Hmm, not exactly the time most rationale people would think to promote regressive taxes, but then again, it's not like this administration has ever really been concerned about the needs of everyday New Mexicans.

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Tuesday, January 12, 2010

Money? What Money? Jobs? What Jobs?

Are you wondering why you can't find new jobs based on New Mexico's investment in roads from federal stimulus money:

A very small percentage of New Mexico's $3.2 billion in stimulus money has been funneled to highway and bridge construction.
    

The state's total allotment includes $302 million for transportation projects, which covers projects ranging from work on airport runways to bus shelters and mass transit systems. Just more than half of the transportation money, more than $169 million, is going to 15 highway and bridge projects, according to the New Mexico Office of Recovery and Reinvestment Web site. 

I can't help but wonder if it has something to do with the fact that Governor Richardson essentially bankrupt the NM DOT with his reckless spending. But, in all fairness to Governor Richardson, even if this had not been the case, you still would find it difficult to find significant employment gains from stimulus money:


An Associated Press analysis of stimulus spending found that it didn't matter if a lot of money was spent on highways or none at all: Local unemployment rates rose and fell regardless. And the stimulus spending only barely helped the beleaguered construction industry, the analysis showed.
    

With the nation's unemployment rate at 10 percent and expected to rise, Obama wants a second stimulus bill from Congress including billions of additional dollars for roads and bridges — projects the president says are "at the heart of our effort to accelerate job growth."

Well, it didn't work the first time, so I guess try, try again.  What the heck, it's only your future earnings they keep spending.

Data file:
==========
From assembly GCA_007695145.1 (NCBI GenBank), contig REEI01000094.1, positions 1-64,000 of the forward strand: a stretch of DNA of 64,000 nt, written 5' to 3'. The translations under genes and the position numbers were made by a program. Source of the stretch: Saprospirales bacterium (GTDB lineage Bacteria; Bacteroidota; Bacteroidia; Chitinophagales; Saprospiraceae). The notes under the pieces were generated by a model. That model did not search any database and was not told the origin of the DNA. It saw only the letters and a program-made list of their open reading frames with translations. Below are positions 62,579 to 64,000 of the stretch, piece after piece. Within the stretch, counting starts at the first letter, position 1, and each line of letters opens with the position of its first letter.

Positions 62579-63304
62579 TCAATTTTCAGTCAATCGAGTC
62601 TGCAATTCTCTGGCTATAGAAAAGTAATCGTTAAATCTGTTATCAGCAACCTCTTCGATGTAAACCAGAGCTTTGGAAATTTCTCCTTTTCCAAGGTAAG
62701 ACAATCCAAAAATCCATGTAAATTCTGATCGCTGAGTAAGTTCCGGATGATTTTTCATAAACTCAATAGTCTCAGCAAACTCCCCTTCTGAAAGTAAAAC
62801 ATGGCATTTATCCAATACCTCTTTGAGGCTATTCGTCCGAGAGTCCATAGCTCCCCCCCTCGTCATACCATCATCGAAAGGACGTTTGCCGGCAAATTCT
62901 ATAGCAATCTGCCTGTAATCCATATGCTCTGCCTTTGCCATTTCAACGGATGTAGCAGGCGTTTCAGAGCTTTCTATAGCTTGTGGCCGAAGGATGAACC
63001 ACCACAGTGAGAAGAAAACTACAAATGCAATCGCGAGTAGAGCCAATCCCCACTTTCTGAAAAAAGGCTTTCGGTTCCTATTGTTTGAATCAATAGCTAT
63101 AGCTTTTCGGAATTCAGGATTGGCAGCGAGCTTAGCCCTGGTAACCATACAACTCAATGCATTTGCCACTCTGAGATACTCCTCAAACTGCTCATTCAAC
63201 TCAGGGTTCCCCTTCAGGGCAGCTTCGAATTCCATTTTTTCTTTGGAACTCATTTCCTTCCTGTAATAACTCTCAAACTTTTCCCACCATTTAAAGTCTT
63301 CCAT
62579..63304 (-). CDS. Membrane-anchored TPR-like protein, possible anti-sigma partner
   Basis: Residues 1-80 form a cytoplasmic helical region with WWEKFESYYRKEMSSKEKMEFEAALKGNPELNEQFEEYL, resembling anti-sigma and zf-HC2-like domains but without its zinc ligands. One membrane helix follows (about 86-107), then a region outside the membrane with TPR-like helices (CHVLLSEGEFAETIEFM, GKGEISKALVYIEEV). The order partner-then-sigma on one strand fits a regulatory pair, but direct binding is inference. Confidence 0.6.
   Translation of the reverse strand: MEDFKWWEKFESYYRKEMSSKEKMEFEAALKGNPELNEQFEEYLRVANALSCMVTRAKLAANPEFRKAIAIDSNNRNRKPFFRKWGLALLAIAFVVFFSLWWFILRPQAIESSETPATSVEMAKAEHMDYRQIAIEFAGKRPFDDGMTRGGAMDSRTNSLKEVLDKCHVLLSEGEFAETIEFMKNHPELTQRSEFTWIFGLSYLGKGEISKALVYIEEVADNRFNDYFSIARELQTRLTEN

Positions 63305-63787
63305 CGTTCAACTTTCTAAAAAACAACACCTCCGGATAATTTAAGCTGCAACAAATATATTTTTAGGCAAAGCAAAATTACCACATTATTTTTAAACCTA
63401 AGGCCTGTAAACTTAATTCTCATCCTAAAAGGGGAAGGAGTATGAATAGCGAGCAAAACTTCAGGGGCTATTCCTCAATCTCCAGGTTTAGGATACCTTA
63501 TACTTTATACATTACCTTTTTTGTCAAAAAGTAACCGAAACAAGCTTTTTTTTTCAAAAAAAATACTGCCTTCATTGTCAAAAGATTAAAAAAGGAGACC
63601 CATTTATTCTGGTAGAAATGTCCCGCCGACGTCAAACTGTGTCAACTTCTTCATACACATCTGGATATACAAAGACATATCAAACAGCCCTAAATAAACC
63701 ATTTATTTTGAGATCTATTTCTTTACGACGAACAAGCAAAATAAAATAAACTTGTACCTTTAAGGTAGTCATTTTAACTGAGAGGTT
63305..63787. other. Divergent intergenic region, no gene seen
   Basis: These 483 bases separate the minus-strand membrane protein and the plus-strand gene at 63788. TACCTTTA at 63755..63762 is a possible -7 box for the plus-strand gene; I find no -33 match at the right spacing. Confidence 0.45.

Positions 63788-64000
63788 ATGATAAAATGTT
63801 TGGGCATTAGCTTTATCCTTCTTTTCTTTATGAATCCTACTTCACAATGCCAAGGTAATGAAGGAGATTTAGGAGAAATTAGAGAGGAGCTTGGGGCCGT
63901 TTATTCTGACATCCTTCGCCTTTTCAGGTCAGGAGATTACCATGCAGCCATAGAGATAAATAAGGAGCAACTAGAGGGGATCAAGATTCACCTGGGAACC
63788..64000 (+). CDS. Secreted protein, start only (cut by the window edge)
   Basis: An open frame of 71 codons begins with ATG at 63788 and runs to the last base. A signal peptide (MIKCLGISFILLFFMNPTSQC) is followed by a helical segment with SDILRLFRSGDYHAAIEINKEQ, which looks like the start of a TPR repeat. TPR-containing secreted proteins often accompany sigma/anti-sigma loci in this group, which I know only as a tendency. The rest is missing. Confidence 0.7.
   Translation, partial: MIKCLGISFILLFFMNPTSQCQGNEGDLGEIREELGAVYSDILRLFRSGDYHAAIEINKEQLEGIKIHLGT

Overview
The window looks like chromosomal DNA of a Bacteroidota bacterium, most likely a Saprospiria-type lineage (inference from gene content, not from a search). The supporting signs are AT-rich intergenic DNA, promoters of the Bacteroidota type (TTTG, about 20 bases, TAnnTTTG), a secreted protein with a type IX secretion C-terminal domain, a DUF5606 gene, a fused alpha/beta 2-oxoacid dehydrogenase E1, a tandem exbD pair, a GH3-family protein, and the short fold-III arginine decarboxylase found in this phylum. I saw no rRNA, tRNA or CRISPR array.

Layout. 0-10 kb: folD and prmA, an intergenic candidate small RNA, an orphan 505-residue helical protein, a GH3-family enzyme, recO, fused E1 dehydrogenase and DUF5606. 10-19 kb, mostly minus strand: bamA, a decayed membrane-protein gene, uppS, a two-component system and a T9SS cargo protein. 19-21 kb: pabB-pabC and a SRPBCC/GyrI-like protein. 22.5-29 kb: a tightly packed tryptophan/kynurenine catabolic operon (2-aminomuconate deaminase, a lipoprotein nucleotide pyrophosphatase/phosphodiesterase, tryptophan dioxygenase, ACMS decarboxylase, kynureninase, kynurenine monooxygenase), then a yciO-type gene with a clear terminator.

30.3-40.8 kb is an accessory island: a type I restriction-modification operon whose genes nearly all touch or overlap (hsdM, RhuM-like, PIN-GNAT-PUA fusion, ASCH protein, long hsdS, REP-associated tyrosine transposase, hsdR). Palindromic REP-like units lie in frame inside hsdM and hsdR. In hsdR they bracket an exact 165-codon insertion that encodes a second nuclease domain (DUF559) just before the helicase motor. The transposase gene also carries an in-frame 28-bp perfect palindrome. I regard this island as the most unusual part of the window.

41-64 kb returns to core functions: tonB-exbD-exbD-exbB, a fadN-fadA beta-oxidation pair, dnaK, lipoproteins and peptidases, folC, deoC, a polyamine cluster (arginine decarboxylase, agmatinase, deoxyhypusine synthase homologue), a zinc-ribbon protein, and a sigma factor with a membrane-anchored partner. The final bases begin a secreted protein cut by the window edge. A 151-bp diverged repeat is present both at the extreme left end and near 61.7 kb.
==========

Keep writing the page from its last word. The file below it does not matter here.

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Monday, January 11, 2010

Adding Insult to Injury

Wow, talk about adding insult to injury.  Taxpayers are bilked out of tens of millions while the Richardson Administration was at the helm of the State Investment Council. Now, they are making matters worse by requesting CYA budget increase funds:

The State Investment Council has asked for nearly $6 million in additional money to cover legal expenses associated with the ongoing investment scandal, and a leader in the state Senate is none too happy about it.
        

"It just doesn't make any sense to me," President Pro Tem Tim Jennings, a Roswell Democrat, said Friday. "I'm concerned that everyone is concerned with protecting themselves instead of protecting the public."
        

The State Investment Council wants a $1.7 million budget adjustment and a $4 million supplemental appropriation to cover the legal expenses. Much of the money would go to a San Francisco law firm that is charging up to $950 an hour and can earn up to $5.8 million under a contract that started at $30,000. 

Just to make sure that everyone is on the same page.  We have legislative committees recommending tax increases and 2 percent pay cuts for government workers and teachers while $950 an hour is being spent on San Francisco lawyers. 

Yeah, that makes sense.

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Wednesday, January 06, 2010

Executive Budget Recommendation for Fiscal Year 2011

Governor Bill Richardson's 181-page Executive Budget Recommendation for Fiscal Year 2011 was released yesterday, and I'm having a really hard time making it past page ten:

Governor Richardson believes government must be managed in a fiscally responsible manner, and that every government program must be held accountable to the taxpayers. Throughout his administration Governor Richardson has worked to make sure every tax dollar is spent wisely. He has required state agencies to find efficiencies, streamline existing processes, realign resources as policy priorities change, and collaborate to reduce duplication and bureaucracy.

During his first year in office, the Governor implemented a number of efficiency measures, including eliminating unnecessary contracts, maximizing federal and other revenue, shifting dollars to the classroom, executing strategic purchasing and implementing a statewide performance review that by FY07 resulted in more than $80 million in savings to the citizens of New Mexico. He also stepped up enforcement against tax fraud to collect more back-taxes owed.

The only explanation for the above excerpt actually showing up in print is that the Governor has found money to hire joke writers. After all, there is a lot that can be said about how the Richardson Administration has managed the state, but the words "fiscally responsible" don't belong anywhere in that description.

Let's look at some of the key points being made here.

  1. "Every government program must be held accountable to the taxpayers" - When was the last time you heard about a government program being held accountable under the Richardson Administration? The correct response would be never.  The only government programs that have been shutdown for a lack of accountability have come about as a result of external indictments. Heck, even the proposed across the board "3-percent reduction in spending" is a way of avoiding holding individual programs accountable.